Rashmi thinks so. Well, when I read about her idea of getting herself a digital photo-frame gifted from her parents, I let her know about the environmental concerns. So am I an eco-terrorist? I shall like to defend. Let me begin with a small calculation:
This website talks about average power consumed by various digital frames. Usage per day and number of days used per year are my own assumptions but I guess they are reasonable for a digital photo frame, aren’t they? Annual power consumption is basic math, once you have power and time. The same site which gives power consumption of frames, also gives CO2 equivalent emitted annually. I have used the current average value of traded CO2 equivalent in market (yes, carbon credits are being sold and bought). In simple words the environmental cost of using such frames for a year is almost Rs. 200.
How much does the user pay? Taking the electricity tariff for Maharashtra, and assuming that only high end domestic consumers would go for these frames (at least as long as they remain costly), I have chosen a conservative value of 290 paise per unit (one unit = 1 KWH). So a user pays only about 100 bucks per year as increase in electricity bill.
To sum up, the true cost of using a digital photo frame is about 300 bucks per year out of which the actual user pays for only 1/3rd of it. Who pays for the remaining 2/3rds? Ever thought of that? The rest of the world!! Afterall, CO2 equivalent is nothing but a proxy for the amount of global warming damage that the use of a particular electrical appliance leads to. Till these costs are internalized, the supply demand curve, even at equilibrium can never be sustainable.
So Rashmi, I might be an eco-terrorist (I like the title by the way 🙂 ) but I do have a point.
By the way, Rashmi also pointed to me that even the production of paper involves cutting of trees and that way we are leading to environmental damage. How do I take care of that?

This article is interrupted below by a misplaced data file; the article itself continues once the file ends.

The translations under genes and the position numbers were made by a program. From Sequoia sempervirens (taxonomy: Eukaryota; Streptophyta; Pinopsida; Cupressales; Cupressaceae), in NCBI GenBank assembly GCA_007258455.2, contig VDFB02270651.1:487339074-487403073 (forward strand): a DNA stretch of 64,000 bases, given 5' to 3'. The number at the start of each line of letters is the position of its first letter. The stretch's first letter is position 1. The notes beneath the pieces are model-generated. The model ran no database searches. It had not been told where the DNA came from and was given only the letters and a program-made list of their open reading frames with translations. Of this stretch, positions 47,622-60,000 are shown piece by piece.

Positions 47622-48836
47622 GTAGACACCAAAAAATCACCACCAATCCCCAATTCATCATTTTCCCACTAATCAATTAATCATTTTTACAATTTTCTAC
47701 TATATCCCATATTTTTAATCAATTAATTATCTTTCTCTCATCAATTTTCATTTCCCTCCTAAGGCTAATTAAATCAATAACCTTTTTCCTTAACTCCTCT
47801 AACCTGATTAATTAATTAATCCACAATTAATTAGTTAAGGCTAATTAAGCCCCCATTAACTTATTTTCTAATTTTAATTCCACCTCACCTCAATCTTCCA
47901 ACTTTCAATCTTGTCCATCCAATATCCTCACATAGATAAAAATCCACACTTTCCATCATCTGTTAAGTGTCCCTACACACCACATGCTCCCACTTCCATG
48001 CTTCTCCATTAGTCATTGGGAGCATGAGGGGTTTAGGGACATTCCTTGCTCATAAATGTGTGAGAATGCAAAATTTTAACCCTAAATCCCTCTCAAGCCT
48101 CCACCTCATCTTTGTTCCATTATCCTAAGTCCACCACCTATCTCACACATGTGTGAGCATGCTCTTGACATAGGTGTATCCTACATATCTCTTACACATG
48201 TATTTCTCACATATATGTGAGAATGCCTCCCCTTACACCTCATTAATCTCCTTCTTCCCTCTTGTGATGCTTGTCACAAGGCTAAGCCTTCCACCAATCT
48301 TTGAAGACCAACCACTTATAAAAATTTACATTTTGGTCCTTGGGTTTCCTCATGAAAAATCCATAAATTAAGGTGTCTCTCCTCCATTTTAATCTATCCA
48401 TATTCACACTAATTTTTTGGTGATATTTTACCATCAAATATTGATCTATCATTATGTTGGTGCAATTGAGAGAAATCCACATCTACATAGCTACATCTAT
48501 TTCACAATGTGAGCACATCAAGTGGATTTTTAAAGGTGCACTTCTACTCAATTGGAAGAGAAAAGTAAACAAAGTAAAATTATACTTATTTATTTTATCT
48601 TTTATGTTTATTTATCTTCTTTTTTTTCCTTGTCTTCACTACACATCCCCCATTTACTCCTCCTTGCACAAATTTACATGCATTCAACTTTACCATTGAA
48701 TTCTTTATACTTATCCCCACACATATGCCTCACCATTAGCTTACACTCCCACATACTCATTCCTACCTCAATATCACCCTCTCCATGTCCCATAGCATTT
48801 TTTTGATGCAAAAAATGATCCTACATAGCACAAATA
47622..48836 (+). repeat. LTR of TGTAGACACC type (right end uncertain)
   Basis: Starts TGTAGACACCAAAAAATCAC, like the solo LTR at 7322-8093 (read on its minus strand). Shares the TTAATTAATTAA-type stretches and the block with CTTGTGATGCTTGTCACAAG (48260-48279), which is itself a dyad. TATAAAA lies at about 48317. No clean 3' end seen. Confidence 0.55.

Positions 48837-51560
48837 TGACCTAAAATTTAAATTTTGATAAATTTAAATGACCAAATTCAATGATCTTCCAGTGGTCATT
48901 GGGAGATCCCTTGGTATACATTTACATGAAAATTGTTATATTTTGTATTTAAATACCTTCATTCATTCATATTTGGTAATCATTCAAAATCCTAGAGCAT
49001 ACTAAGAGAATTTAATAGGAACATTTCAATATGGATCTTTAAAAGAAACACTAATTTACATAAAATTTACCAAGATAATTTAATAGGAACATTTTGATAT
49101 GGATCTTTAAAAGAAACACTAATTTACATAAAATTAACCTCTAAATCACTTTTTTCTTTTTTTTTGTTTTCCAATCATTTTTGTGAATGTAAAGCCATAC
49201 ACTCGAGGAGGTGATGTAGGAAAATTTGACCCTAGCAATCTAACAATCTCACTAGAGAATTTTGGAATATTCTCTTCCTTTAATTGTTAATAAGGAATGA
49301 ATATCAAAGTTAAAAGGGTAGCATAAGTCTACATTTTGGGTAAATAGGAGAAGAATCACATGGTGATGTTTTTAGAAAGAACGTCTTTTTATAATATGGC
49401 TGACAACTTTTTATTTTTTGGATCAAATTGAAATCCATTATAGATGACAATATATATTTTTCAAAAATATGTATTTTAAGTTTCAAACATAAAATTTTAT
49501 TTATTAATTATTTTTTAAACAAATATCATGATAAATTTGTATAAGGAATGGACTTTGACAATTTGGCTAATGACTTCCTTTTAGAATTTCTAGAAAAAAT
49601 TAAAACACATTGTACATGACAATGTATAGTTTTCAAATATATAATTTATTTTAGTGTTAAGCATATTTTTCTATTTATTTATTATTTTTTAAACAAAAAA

She is talking about the environmental cost during production. I was talking about environmental cost during usage. But I can talk about the production process too. Let me.
The external costs during production are usually (or at least can usually) be internalized. For example the government can charges extra tax for cutting trees. Usually, the recent trend is to ask the producers to plant more trees than are being cut, somewhere else. This does not reduce the environmental damage to zero, but over a long period, could still prove to be sustainable.
But think about the manufacturing process of a digital photo frame! A paper only needs wood and some chemicals. A digital photo frame needs so much more minerals including silica. Can you replace all those minerals? Silica is already fast depleting!
So yeah, on the cost-front, there is no doubt that a digital photo frame is a bad idea. But then, the real question is, should it really be treated as another substitute to the regular frames? Some might say it’s like comparing a car with bullock-cart. The true cost of a bullock-cart, either during production or during usage/operation are way lower than a motor-car. So does that mean, we should stop using cars? This is tricky to answer.
We are suckers for anything that is convenient. Cars added value to the the experience of transportation, just as the digital photo frame promises to add to the experience of watching a photograph. But what do we have today? Traffic clogged roads? War over petrol? Increased pollution in cities?
What is needed and what is not, can always be debated, can always be questioned. What is a luxury today becomes a necessity tomorrow. But who lets that happen? Who leads to consumption of more and more limited resources at a faster and faster pace? Who is slowly destroying the planet by heating up the arctic snow? We, the consumers. Can we think? Can we pause. Can we turn into eco-terrorists?